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I saw a post from someone asking how they best prepare for their APS MCC course and wanted to share my preparation. In case you missed it, did a chapter on MCC courses and choosing the right MCC course in my Pilot Training Guide that goes into more details about which course to pick etc.
Looking specifically at what prep to do, for most pilots, the MCC course is the first time moving from a ‘single pilot’ operation into the Multi-Crew Environment. So far, you would have been used to doing everything for yourself whenever you wanted while flying.
For example, if you wanted to put the gear up or down, you just did so. If you wanted to select flap, you just did so.
To change the setting on an altimeter, again, you just did so. With the increased complexity of larger aircraft, higher speeds, more systems to deal with, more passengers etc, more checking and monitoring is necessary to conduct a safe operation.
The key to multi-crew- looking after each other and supporting each other in the flight deck.
APS MCC Technical Theory
With most APS MCC courses being conducted on a small passenger jet (B737/ A320) or some hybrid version thereof, there will be a certain amount of theory to learn as part of the course.
The technical theory will include items such as aircraft systems, performance etc. The idea for the theory is not to give a type rating but to give you the baseline in terms of system understanding to learn and practice MCC principles.
I learnt my theory similar to how I studied for my ATPL exams. I set aside a given amount of time each day to study. Around 45mins each day for a month before the course was plenty.
This meant, by the time my APS MCC course started, I knew the technical theory well, and I did not have to spend my evenings on the course learning what the aircraft limits are – e.g. gear extension and retraction speeds, flap limits etc.
If the information is committed to memory, it also frees up capacity during your sim sessions. Ask your APS MCC provider for the technical notes you will need to learn during the course.
Other reading that I found useful was Handling The Big Jets by D.P. Davies.
Originally published in 1967, it is still very valid and provides many lessons on how to transition from flying piston aircraft to heavy jets.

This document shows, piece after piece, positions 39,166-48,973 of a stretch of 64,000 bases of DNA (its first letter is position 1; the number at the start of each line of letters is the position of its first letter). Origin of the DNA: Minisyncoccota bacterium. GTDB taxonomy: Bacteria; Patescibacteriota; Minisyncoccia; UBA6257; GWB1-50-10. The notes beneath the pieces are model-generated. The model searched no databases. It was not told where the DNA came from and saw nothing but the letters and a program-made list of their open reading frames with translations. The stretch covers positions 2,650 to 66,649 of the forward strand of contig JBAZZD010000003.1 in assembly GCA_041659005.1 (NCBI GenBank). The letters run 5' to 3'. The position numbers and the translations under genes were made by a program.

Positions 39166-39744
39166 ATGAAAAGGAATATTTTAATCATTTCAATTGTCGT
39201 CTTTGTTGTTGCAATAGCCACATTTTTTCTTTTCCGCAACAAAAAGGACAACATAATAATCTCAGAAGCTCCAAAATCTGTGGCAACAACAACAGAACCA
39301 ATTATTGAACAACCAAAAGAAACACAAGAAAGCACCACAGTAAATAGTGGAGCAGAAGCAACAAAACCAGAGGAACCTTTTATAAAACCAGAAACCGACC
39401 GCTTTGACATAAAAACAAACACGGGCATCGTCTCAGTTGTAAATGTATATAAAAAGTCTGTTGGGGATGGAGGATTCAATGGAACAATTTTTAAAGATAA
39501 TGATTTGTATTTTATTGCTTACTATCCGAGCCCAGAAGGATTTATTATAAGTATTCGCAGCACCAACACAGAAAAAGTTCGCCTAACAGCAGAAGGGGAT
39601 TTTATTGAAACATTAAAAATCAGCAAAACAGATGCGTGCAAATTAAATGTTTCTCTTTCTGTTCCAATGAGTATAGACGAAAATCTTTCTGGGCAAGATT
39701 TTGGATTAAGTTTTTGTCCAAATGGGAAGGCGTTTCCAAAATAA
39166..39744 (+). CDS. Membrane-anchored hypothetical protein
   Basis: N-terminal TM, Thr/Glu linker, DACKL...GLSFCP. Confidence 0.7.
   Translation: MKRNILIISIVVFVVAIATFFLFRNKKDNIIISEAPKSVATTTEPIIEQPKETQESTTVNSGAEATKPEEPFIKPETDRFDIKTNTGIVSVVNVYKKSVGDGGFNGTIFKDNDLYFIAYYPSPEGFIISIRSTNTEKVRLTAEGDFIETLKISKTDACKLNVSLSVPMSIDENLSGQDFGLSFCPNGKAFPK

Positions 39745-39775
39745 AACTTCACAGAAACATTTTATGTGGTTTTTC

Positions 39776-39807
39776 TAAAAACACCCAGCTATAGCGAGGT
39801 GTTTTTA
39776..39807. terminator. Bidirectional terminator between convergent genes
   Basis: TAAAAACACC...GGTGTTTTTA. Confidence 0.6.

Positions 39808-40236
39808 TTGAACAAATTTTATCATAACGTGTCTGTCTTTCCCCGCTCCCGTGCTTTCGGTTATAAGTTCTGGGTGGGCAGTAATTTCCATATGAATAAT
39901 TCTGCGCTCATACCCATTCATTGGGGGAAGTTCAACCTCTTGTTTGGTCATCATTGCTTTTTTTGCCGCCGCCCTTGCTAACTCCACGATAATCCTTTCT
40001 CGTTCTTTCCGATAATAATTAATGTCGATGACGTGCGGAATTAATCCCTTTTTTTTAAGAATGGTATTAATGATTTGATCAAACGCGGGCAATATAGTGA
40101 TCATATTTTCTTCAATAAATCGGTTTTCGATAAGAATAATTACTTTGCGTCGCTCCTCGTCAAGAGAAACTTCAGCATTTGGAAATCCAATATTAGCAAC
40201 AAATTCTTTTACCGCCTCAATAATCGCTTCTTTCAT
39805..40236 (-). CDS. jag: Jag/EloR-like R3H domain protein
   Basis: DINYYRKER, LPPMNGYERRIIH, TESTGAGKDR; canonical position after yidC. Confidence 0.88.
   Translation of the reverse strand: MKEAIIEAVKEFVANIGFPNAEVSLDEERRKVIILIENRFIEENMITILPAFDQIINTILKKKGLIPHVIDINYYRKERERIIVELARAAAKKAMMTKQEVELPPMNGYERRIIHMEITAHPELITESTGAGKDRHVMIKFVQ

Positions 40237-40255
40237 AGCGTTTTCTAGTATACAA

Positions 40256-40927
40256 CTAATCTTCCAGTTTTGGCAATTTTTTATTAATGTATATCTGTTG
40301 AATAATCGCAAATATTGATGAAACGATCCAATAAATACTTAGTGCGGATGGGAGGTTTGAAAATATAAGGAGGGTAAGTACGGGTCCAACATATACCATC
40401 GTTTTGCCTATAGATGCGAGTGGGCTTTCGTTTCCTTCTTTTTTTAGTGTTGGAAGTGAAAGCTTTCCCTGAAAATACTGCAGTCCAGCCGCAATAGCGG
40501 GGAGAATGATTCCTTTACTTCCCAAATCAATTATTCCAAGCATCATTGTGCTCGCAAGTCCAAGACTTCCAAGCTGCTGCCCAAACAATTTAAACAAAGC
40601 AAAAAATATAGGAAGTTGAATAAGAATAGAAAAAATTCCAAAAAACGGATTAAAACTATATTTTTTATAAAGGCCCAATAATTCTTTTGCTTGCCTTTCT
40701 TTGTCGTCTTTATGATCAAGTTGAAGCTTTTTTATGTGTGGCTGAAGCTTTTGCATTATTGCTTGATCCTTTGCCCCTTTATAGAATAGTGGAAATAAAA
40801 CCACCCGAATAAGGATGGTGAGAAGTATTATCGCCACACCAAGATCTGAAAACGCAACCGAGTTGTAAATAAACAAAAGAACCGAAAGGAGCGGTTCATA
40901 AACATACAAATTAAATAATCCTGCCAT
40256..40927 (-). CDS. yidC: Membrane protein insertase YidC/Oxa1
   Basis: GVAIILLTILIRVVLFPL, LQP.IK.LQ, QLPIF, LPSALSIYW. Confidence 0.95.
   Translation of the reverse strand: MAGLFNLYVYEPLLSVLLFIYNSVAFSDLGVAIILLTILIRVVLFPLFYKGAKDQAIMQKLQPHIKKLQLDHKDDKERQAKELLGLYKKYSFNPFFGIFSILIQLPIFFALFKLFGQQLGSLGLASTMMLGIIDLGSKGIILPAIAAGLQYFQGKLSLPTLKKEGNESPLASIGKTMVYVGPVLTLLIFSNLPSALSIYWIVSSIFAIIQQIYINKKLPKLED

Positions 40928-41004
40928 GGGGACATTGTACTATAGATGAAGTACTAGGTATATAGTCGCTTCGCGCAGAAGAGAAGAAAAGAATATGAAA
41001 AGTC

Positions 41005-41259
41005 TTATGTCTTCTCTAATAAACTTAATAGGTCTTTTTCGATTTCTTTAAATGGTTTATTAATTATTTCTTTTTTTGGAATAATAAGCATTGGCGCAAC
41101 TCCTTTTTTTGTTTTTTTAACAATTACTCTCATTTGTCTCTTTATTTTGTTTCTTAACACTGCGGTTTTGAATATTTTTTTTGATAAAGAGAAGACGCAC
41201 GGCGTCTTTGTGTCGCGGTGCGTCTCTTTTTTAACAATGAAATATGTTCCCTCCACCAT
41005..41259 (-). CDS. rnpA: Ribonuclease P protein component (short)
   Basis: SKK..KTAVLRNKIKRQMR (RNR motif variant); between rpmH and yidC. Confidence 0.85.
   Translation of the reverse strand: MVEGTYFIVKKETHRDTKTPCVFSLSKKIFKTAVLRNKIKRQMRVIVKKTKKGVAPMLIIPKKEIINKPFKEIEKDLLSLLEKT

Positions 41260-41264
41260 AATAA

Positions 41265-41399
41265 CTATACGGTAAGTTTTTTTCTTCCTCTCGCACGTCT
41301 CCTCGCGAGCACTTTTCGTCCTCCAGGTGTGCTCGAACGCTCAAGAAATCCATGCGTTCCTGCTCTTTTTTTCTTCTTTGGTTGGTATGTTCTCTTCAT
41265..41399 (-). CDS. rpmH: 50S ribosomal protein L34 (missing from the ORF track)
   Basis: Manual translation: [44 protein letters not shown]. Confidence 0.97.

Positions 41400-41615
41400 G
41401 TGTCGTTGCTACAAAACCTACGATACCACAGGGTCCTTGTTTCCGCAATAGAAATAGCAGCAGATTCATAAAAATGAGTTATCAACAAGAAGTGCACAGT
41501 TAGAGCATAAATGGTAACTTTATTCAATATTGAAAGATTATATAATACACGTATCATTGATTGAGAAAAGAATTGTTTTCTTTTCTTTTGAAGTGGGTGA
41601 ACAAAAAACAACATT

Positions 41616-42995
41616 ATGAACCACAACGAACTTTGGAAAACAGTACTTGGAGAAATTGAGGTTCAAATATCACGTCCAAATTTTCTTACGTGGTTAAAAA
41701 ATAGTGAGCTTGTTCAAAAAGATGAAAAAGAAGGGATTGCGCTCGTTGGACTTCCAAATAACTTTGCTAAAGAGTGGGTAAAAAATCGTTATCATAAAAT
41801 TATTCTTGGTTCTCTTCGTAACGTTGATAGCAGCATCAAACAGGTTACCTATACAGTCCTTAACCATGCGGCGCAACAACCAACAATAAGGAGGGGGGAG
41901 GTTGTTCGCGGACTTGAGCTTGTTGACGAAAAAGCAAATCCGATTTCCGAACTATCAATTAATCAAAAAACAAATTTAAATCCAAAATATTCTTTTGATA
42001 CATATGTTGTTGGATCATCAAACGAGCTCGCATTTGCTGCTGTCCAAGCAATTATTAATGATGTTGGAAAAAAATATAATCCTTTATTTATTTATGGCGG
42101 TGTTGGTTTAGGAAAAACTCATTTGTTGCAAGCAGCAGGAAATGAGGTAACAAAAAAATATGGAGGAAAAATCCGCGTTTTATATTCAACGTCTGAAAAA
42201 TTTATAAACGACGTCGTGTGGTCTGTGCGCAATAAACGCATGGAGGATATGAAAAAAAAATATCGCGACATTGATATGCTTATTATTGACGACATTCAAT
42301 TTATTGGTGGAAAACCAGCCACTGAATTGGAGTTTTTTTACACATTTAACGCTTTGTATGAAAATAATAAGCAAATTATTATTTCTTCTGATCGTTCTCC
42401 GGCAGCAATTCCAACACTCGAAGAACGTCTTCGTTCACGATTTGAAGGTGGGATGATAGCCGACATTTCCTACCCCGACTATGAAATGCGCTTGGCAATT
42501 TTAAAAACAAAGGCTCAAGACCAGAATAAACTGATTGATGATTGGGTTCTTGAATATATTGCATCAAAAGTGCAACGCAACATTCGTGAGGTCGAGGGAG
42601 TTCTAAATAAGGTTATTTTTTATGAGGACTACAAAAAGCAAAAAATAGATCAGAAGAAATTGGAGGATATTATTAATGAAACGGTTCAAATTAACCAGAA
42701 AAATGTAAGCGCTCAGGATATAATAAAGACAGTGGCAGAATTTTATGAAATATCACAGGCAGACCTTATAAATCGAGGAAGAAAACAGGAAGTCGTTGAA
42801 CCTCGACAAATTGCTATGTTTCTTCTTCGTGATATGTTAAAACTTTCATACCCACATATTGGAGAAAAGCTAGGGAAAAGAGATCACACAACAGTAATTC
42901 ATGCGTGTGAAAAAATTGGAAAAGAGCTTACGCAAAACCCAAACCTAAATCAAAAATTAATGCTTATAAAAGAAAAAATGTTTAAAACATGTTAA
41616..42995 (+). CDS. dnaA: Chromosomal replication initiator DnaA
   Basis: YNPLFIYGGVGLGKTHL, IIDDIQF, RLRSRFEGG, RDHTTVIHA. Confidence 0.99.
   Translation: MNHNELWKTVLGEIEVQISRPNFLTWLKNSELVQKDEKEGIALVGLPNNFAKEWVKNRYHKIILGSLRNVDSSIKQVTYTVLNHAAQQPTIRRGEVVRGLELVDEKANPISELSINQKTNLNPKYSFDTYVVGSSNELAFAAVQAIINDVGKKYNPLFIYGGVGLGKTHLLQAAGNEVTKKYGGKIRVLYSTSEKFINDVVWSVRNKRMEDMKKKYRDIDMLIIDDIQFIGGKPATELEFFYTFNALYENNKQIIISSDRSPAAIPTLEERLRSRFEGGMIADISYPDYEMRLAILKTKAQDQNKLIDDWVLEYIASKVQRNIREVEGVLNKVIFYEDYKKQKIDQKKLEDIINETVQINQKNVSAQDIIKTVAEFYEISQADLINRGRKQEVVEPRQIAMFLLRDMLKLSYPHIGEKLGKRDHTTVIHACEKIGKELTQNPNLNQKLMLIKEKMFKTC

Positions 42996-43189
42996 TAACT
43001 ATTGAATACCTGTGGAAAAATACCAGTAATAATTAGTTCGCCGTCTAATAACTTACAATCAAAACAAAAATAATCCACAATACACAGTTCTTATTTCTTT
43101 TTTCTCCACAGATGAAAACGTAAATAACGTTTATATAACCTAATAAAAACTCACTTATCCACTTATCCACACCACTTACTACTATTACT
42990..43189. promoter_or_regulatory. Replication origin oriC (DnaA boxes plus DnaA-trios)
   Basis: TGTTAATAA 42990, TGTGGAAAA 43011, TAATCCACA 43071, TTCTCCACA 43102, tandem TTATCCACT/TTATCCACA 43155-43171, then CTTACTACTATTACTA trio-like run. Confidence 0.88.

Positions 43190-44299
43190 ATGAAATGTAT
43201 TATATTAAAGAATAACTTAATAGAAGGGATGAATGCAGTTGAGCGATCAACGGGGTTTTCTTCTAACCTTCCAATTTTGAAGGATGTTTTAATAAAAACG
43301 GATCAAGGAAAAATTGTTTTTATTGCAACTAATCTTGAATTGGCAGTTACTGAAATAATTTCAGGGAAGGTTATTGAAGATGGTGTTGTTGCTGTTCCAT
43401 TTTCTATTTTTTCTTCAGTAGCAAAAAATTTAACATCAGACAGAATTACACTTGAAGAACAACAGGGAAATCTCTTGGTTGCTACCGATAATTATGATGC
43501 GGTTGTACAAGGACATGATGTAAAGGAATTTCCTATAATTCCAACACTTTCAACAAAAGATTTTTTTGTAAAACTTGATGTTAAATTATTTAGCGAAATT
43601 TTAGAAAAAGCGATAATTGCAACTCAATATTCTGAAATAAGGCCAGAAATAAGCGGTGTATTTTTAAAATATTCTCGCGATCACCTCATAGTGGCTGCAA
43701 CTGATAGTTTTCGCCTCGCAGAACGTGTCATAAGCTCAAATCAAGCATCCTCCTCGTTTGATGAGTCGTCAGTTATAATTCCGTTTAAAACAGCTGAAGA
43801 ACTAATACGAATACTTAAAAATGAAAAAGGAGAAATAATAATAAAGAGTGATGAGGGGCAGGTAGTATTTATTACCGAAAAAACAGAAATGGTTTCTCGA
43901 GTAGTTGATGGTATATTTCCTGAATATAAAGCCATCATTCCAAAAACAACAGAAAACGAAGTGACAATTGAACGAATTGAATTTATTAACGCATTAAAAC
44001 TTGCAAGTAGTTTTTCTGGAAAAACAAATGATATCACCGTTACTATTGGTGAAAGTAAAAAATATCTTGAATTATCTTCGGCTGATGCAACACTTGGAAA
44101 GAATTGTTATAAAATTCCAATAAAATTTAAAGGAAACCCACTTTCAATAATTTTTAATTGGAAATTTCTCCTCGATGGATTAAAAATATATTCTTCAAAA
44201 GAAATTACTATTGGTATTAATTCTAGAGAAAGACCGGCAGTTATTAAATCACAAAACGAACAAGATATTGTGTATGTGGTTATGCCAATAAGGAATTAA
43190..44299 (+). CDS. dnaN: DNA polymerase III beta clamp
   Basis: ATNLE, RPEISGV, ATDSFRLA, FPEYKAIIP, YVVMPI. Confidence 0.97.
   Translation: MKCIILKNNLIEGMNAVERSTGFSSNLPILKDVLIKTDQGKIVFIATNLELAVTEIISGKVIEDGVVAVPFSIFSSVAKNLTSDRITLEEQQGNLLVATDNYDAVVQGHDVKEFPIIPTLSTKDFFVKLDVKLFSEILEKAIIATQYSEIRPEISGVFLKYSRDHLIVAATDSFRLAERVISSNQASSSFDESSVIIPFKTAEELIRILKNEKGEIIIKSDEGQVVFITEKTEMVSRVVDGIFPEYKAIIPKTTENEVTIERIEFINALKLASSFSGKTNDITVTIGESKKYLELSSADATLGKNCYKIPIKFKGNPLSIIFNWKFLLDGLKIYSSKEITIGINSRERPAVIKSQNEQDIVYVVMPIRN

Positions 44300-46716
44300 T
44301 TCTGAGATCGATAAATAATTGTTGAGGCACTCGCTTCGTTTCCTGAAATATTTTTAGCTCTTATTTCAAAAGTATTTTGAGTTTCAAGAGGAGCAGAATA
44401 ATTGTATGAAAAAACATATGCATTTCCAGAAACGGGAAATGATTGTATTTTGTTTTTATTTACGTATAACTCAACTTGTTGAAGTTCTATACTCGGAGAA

Standard Operating Procedures
Standard Operating Procedures (SOPs) will probably be the most alien aspect of the APS MCC course. There will probably be a new aircraft type, so you will need to learn where all the switches and buttons are that you will be using.
Multi Pilot flying is split into two aspects: Pilot Flying (PF) and Pilot Monitoring (PM). Depending on which role you are playing, you will have specific areas of responsibility.
Pilot monitoring looks after anything not concerned with the aircraft flight path? radios, checklists, updating the flight management computer (FMC) based on PF’s request etc.
In addition, the most important role of PM is to monitor what PF is doing and offer support as needed. On your MCC course, you will need to learn both roles – PF and PM.?
The easiest way to learn the SOPs is to get a cockpit mockup of the aircraft you will be flying and sit in front of it practising. The earlier you start this process, the easier it is. Sitting in front of the mockup, you can figure out where the switchology is.
As you practice the calls for each phase of flight, you can move your hand/ fingers to the correct place in the flight deck and start to develop some of the muscle memory, so you do not have to hunt around looking for switches/ levers during your actual simulator sessions.?
I purchased a full-size poster for my APS MCC and subsequent type rating course prep – but this is expensive, and some may consider it not entirely necessary.